In the first two years, however, I was plagued with confusion over my identity. On one hand, I appreciated my single (celibate) lifestyle, and on the other hand I felt I would like to marry. On one hand, I had the schedule of anyone in priestly ministry (with retreats and youth events on Friday nights or Saturdays), and on the other hand I was told that lay employees of the church are “essentially 9 to 5 workers, with less of a commitment to the church than priests.” On one hand I was studying theology just as my male peers preparing for priesthood were, yet I could not present myself as a candidate for the priestly formation program. These difficulties I brought time and time before God who, I believe, is the source and animator behind my call to sacramental service in the church.

God seems to operate independently of our own concept of time, yet within it. During the course of a year, I began to have encounters with various people in the community who affirmed - one by one, as though orchestrated - my call to priestly ministry. I was at a parishioner’s house discussing catechesis for her son, and she stated openly, “you are someone I wish I could hear give a homily.” Internally I was stunned and didn't realize God could be so blunt. Teenagers asked me, “Frances, why can't you hear my confession” and Frances, why can't you say Mass for us?”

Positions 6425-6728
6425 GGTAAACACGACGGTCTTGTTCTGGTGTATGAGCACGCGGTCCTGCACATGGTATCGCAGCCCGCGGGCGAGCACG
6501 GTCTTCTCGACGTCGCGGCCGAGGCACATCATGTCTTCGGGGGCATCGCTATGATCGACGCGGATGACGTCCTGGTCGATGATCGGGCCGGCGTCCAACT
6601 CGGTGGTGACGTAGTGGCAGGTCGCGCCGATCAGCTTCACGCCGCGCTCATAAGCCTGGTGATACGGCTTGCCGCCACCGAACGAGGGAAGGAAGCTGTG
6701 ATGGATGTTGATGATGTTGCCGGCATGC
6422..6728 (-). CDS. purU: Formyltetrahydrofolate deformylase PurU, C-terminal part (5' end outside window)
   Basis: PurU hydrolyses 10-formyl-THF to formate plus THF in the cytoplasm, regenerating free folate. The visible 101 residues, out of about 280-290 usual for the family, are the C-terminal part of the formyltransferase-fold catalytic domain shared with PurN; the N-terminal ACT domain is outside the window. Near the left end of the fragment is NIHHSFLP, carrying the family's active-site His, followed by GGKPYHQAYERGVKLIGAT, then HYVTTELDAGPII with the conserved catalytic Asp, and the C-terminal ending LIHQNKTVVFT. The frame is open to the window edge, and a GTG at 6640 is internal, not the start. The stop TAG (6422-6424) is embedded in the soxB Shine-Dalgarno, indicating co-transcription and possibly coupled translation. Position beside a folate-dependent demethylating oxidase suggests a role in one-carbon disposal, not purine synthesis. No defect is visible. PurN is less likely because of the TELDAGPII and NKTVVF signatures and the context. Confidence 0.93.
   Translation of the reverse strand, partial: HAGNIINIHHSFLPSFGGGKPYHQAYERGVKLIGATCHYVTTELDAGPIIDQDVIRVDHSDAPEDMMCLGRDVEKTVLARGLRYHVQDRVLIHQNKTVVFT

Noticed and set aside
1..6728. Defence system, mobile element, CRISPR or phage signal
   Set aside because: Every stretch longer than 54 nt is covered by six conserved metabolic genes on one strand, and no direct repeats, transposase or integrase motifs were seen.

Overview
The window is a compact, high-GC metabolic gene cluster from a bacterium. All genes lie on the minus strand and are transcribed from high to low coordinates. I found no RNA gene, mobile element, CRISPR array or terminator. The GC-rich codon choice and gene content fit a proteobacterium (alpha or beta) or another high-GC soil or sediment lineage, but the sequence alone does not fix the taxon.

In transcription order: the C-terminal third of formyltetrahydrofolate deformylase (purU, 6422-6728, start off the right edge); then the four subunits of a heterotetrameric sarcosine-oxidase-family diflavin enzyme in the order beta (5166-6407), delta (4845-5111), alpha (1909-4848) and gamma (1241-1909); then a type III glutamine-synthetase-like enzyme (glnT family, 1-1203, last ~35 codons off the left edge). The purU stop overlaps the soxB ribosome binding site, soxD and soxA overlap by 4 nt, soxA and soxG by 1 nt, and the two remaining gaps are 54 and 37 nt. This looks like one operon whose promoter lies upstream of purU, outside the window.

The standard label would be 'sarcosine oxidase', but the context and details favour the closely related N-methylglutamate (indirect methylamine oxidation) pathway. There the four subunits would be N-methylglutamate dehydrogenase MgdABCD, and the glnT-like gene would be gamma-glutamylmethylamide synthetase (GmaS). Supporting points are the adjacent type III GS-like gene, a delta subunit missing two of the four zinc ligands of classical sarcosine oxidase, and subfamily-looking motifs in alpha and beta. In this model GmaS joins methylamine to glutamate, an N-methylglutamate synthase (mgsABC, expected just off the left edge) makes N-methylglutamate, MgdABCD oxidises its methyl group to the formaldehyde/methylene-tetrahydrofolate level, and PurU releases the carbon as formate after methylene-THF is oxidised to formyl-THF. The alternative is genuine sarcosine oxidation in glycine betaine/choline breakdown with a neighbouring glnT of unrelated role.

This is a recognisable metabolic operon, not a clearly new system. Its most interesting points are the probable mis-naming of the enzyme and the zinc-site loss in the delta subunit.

On a service program with teenagers, I ate lunch with a priest who served as a chaperone for the trip and who only just met me. During the meal he said, “I think you will be taking my place one day. Are you preparing for preaching faculties?” Near that time I bumped into a fellow theology student at a grocery store. She said, “Frances, I cannot imagine you not ordained. It is who you are, and everyone sees you in that role.”

Not everyone, of course, could. Although I was as private about my call as I could be, when people brought up the subject with sincerity, I shared with them simply my experience, a profound call to be a conduit of God's love and forgiveness and healing and grace - a conduit of God's presence - sacramentally. Although some I have encountered have sought to dishearten or dissuade me, I avoid polemics and arguments.